POLITICS: PennAve

Self-proclaimed 9/11 mastermind uses cumin, turmeric to dye beard

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September 11 Terrorist Attacks,PennAve,Terrorism,Tim Mak,Guantanamo Bay,al Qaeda,Khalid Sheikh Mohammed

GUANTANAMO BAY, CUBA — Khalid Sheikh Mohammed, the alleged mastermind of the Sept. 11, 2001 terrorist attacks on the U.S., is using a bizarre concoction of spices and juice to dye his beard a bright color.

Mohammed, who faces a military tribunal on war crime charges, has started using "common kitchen items" like cumin, turmeric and other spices to change the color of his long beard, Pentagon spokesman Lt. Col. Todd Breasseale told the Washington Examiner. It was previously reported that Mohammed used breakfast items such as fruit juices and berries to dye his facial hair.

Mohammed appeared Tuesday for the start of the week's war crimes proceedings in Guantanamo Bay with a visibly dyed reddish beard.

Mohammed's beard is constantly changing shades because of the witch’s brew of spices and juices he uses. Each time he appears before the commission – which meets, broadly speaking, about one week each month – the beard has a slightly different look.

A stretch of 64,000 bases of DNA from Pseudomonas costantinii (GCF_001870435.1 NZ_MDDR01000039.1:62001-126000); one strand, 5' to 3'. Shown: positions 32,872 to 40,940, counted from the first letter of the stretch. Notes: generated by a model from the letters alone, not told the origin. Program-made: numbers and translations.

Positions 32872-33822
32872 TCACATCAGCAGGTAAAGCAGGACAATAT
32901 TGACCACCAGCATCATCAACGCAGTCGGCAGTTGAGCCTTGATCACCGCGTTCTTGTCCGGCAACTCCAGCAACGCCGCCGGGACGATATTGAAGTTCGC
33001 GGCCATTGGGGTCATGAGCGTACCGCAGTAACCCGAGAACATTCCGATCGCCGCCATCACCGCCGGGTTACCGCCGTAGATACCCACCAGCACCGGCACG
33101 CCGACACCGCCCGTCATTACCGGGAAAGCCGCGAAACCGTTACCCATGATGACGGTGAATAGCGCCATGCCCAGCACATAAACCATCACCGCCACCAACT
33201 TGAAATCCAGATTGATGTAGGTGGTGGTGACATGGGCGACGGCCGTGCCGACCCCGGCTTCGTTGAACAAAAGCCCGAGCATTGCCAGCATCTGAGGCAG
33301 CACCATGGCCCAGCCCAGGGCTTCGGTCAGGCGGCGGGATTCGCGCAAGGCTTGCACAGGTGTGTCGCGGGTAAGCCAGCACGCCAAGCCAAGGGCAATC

It is unclear how this smells, as the courtroom gallery is sequestered from the courtroom for security reasons, and reporters are not allowed any contact with detainees.

The standard operating procedures for military detention facilities prohibit detainees from obtaining items that are "weaponized, combustible or otherwise harmful to security," which includes hair dye, Breasseale said.

It is not known why Mohammed dyes his hair, although Reuters previously speculated that it could be an issue of vanity or religion. The Prophet Mohammad is said to have dyed his beard with henna ink.

On the other hand, the suggestion of vanity could have some validity. Janet Hamlin, an Associated Press sketch artist who has drawn an extensive number of scenes from the Guantanamo Bay courtroom, said that Mohammed objected to her sketch of him.

Khalid Sheikh Mohammed said "that the nose was all wrong," she recounted to NPR. "He said, 'Tell her to go get my FBI photo off the internet, use that as a reference, and touch it up.' "

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